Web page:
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--> (ideal body weight, or IBW), which is equivalent to a BMI of less than 19.8 (IOM, 1990). This definition has been widely adopted in the United States (e.g., ACOG, 1993; Wilcox and Marks, 1995) and is used in this chapter unless otherwise noted. Prevalence of and Factors Associated with Prepregnancy Underweight Underweight may be associated with poverty, substandard living conditions, inadequate food intake, chronic or infectious diseases, or conditions that induce malabsorption of nutrients (IOM, 1990). Using the above cutoff value, 20 percent of the low-income women included in the 1990 Pregnancy Nutrition Surveillance System (PNSS) data set were underweight, and 6 percent of these PNSS women were classified as being very underweight (BMI < 18.0) (Wilcox and Marks, 1995). The percentage of underweight women decreased as age increased, with the highest prevalence of underweight observed among Asian women (Wilcox and Marks, 1995). White adolescents, in particular, may routinely attempt to limit their body weights by restricting their dietary intakes and exercising excessively (Larson, 1991). Substance abuse is also associated with low prepregnancy weight-for-height (Johnson et al., 1994). However, some women may be healthy and well nourished, but simply lean. In a study of about 600 WIC program participants in California who were followed through two consecutive pregnancies, the most important factor predicting a low prepregnancy weight-for-height at the beginning of the second pregnancy was low prepregnancy weight in the first pregnancy (Caan et al., 1987). As household size increased, the risk of prepregnancy underweight decreased. Maternal age was inversely associated with prepregnancy underweight, and black race was associated with increased risk, but these findings did not quite reach statistical significance (p < .07 and p < .09, respectively). Prepregnancy Underweight as an Indicator of Nutrition and Health Risk Compared with women with normal weight-for-height, women with low prepregnancy weight-for-height are at higher risk for low-birth-weight (LBW) infants (Brown and Schloesser, 1990; Elkblad and Grenman, 1992; IOM, 1990; Nandi and Nelson, 1992; WHO, 1995), retarded fetal growth (Abrams, 1991; Elkblad and Grenman, 1992; Kramer, 1987a, b), and perinatal mortality (Hogberg et al., 1990; IOM, 1990). Some studies have found that prepregnancy underweight is associated with a higher incidence of various pregnancy complications, such as antepartum hemorrhage, premature rupture of membranes, anemia, endometritis (IOM, 1992b), and cesarean delivery (Elkblad and Grenman, 1992), but the small number of studies examining this question limits the ability to draw inferences.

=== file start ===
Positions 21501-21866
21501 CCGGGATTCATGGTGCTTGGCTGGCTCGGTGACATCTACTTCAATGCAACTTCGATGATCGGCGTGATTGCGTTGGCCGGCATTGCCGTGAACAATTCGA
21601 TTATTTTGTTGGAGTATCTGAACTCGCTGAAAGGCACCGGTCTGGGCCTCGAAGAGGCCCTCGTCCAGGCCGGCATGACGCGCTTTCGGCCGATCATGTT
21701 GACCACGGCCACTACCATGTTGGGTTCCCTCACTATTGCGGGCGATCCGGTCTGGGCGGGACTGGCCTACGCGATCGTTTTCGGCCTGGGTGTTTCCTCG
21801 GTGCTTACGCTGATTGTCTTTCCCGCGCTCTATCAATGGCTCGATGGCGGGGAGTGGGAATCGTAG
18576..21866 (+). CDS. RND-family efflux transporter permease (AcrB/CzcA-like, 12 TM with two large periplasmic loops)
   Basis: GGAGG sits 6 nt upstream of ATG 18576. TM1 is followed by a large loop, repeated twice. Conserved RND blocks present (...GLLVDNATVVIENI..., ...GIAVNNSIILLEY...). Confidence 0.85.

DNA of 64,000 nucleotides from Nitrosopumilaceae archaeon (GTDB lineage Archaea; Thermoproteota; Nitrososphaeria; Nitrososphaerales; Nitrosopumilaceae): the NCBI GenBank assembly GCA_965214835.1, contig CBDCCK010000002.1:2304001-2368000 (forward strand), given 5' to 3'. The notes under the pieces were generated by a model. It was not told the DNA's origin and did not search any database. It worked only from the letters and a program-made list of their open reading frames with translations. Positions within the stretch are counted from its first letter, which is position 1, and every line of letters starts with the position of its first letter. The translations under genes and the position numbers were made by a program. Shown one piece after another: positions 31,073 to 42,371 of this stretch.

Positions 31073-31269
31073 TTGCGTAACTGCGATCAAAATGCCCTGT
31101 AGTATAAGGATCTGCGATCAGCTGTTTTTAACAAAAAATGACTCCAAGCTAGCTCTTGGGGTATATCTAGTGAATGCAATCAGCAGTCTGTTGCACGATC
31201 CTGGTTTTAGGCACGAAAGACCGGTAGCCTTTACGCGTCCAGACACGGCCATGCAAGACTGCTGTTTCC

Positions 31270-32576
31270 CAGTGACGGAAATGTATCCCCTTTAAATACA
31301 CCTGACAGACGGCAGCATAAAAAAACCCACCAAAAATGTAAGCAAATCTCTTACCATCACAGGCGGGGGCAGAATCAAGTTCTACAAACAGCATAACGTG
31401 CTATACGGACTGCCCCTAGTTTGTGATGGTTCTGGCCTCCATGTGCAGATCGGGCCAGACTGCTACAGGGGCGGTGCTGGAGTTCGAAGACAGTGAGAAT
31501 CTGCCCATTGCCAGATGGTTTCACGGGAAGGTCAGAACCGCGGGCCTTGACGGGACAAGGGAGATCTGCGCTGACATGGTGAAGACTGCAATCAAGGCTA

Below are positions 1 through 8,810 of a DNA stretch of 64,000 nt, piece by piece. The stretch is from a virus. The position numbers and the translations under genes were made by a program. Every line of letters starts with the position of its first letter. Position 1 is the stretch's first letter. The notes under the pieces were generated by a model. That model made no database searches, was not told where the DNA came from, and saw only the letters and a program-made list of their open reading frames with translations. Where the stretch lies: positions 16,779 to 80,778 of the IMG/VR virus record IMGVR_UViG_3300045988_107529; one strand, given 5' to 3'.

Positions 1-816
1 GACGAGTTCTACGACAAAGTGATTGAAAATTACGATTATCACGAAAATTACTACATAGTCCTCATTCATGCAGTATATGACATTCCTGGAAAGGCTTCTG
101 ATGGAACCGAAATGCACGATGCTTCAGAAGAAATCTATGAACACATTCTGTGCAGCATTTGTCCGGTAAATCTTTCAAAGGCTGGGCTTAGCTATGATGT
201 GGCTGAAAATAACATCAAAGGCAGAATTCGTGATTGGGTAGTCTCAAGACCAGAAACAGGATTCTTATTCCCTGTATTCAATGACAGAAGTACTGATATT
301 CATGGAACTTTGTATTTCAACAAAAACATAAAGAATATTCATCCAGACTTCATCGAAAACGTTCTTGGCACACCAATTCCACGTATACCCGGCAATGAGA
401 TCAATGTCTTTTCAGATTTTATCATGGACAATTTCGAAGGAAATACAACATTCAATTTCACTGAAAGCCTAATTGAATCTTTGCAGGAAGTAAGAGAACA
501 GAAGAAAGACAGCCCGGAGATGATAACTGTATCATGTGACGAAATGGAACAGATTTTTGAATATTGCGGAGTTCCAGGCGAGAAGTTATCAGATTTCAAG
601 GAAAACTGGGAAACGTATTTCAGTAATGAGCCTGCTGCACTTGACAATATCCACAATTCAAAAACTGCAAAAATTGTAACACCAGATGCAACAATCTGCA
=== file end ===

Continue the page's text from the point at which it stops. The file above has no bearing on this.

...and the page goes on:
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--> The relationship between maternal underweight and preterm delivery (delivery before 37 weeks' gestation) is controversial, with some reports concluding that the relationship is strong and others finding no significant association (Berkowitz and Papiernik, 1993). The committee could find no studies assessing whether prepregnancy underweight is associated with increased risk for poor lactational performance or poor health during the postpartum period. This is a complicated question to address, because it is also necessary to consider the potential mediating influence of gestational weight gain. Prepregnancy Underweight as an Indicator of Nutrition and Health Benefit Data from several food supplementation trials have demonstrated that intervention to improve nutrition can increase birth weight in underweight women (Edozien et al., 1979; IOM, 1990). Two evaluations of the Missouri WIC program separately examined the impact of WIC program participation in underweight women. Schramm (1986) reported that participants who were at least 15 percent underweight before pregnancy had significantly lower Medicaid paid claims for newborn medical services than did nonparticipants. However, using another sample of Missouri WIC participants, Stockbauer (1987) reported that WIC program participation was not associated with significantly lower rates of LBW in women who began pregnancy at least 10 percent underweight. Neither of these studies adjusted for gestational weight gain. Providing WIC program benefits to underweight women is likely to reduce the rate of LBW even if only a subset of underweight women respond, because prepregnancy underweight is a prevalent condition among low-income American women. In the study by Caan and colleagues (1987), receiving WIC program benefits after the first pregnancy was associated with a decreased risk of maternal underweight, but this finding was not statistically significant. Results of recent studies suggest that maternal underweight may be associated with poor fetal growth because of poor plasma volume expansion early in pregnancy (Rosso et al., 1992) or because of interaction among low prepregnancy weight, psychosocial stress, and cigarette smoking (Cliver et al., 1992). With improved understanding of the complex mechanisms by which maternal underweight influences fetal growth, it may become possible to target those underweight women who will readily benefit from WIC program participation. The committee identified no data addressing the efficacy of maternal prepregnancy underweight as a nutrition risk indicator for either breastfeeding or postpartum nonlactating women. Since gestational weight gain may change a woman's weight category after delivery, postpartum weight-for-height is a more relevant indicator of maternal nutritional status for lactating or postpartum women.